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Suicide: A Mother's Story and Prevention Efforts In Washtenaw County

A suicide ends one life and  it forever alters the lives of family and friends. It is an issue that, despite increased awareness, is still discussed in hushed tones and often with stigma attached. On Tuesday, February 7th, the Washtenaw County Public Health Department will host a town hall forum on suicide prevention at the Learning Resource Center in Ann Arbor.  With that in mind, 89.1 WEMU's Jorge Avellan delves into the deeply personal impact of suicide and what measures are being taken to better protect at-risk lives in our community. 

"I remember the policemen coming, I remember thinking why is he here and why does he want me sit down and why does he want me to put the dog away and then it sort of hit me--is he OK and they said no."

On May 4th 2014, Cathy Radovich's life changed forever.  Her 19 year-old son Garrick Roemer died by suicide. 

"There is this six-foot six guy, right? And he hung himself in his closet, and it wasn't like you see on T.V. like somebody jumping off a bridge or something or hanging from a tree and your feet are dangling. All he really did was kneel down and he could've just stood back up. So that was really difficult for me."

Garrick was a sophomore at the University of Michigan, who lived with friends in a house near campus when the incident took place.  Cathy says her son suffered from depression, and while he was loved by many, he felt alone many times--a feeling he didn't really share.

"And every picture that you see, he's happy and healthy."

Cathy explains just how well her son hid his emotions as she looks at one of his track photos.  He was on the team at the University of Michigan.  To help others like Garrick, the Washtenaw County Health Department will host a suicide prevention town hallon February 7th.

"Suicide is preventable."

Dr. Jessie KimbroughMarshallis the medical director for Washtenaw County.  She says suicide deaths in the county increased from six to ten per year from 2006 to 2016.  The age group between 15 and 24 years old has seen the highest rate of suicide completions.  And while it hasn't been determine exactly what is causing the change, Dr. Marshall says they're not ruling out peer pressure on social media. 

"What we see locally as well as nationally is that when it comes to suicide completions, males tend to have higher rates largely more to using lethal means at trying to attempt suicide. However, when it comes to suicide attempts we see females with higher rates because, conversely, they are tending to use less lethal means."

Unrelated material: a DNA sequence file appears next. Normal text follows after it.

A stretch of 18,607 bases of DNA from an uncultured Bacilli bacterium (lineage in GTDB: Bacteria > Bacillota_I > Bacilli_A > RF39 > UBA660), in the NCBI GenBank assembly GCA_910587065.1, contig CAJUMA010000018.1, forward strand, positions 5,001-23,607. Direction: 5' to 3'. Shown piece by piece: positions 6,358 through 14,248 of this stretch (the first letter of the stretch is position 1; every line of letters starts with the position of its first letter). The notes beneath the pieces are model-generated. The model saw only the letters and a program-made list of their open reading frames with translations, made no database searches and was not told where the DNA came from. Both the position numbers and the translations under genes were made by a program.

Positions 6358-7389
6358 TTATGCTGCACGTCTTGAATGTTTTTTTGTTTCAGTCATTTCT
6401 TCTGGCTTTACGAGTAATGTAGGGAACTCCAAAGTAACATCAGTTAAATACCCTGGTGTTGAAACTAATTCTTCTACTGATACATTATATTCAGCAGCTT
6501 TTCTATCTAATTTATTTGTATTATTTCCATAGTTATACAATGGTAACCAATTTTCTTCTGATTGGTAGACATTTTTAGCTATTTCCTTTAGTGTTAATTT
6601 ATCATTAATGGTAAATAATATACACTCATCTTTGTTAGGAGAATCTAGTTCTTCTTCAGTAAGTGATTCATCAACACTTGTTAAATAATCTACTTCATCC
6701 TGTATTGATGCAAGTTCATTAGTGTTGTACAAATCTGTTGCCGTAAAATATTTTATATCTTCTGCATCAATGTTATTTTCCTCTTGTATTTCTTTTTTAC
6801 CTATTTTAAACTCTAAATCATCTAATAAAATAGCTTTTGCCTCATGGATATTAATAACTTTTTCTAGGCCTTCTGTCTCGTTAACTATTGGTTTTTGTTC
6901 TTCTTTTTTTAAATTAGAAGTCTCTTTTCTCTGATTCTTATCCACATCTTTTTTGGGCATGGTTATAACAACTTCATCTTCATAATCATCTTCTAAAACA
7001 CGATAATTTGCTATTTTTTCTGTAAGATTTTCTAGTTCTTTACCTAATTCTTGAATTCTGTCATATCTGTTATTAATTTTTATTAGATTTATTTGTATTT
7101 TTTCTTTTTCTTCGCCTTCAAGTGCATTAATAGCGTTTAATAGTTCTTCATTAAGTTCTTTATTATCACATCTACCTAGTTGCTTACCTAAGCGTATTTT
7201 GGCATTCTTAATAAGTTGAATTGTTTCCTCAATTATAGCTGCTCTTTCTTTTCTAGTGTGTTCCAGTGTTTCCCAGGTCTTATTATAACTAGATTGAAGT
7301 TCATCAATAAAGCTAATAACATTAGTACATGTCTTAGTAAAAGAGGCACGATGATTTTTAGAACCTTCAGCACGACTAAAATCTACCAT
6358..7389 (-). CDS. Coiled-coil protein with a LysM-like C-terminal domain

The Family Crisis Center of Washtenaw County offers help to those who are suffering from depression and may even be contemplating suicide.  Edwina Jarrett is the founder of the center and provides counseling to those who need it.     

"I think that it's important for a person who is going through this to realize that one, they are not alone. When they work in agencies that have other people that are like them, then they don't feel so alone and they actually have a connection to be able to talk to other people. It's a matter of opening up and finding out what the deep rooted problem is. Are they having problems at home? Are they being bullied at school? Do they no have friends? Do they have a disability that they are being teased about? Or are they older, and is this something that they've lived with all of their life and they're just tired?"

Cathy will share Garrick's story at the town hall.  And while it's been very difficult for her family, she smiles from ear to ear when she remembers her son.  She told me about her favorite memory. 

"It's the first moment I saw him. It was interesting. He was born and had all this hair, and I remember thinking, 'Oh my gosh, you look like a little old man.' And at that moment, I thought, you have lived a lifetime, you're a wise old man, and I knew he was going to be good, and that he was going to have a great life. And he did. He really did. He lived the life he wanted up until his death, and I know he didn't want that."

Below you can find links to different resources offered in Washtenaw County for people suffering from depression or who are contemplating suicide.  You can also find national statistics on suicide.

Washtenaw County Community Mental Health 24-hour hotline: 734-544-3050

Suicide Prevention Town Hall

Family Crisis Center of Washtenaw

Washtenaw Alive

Suicide Prevention Lifeline and Help for Veterans

National Network of Depression Centers (Ann Arbor)

CDC National Statistics

Ann Arbor Suicide Loss Survivor Support Group

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— Jorge Avellan is a reporter for 89.1 WEMU News.  Contact him at 734.487.3363 or email him javellan@emich.edu

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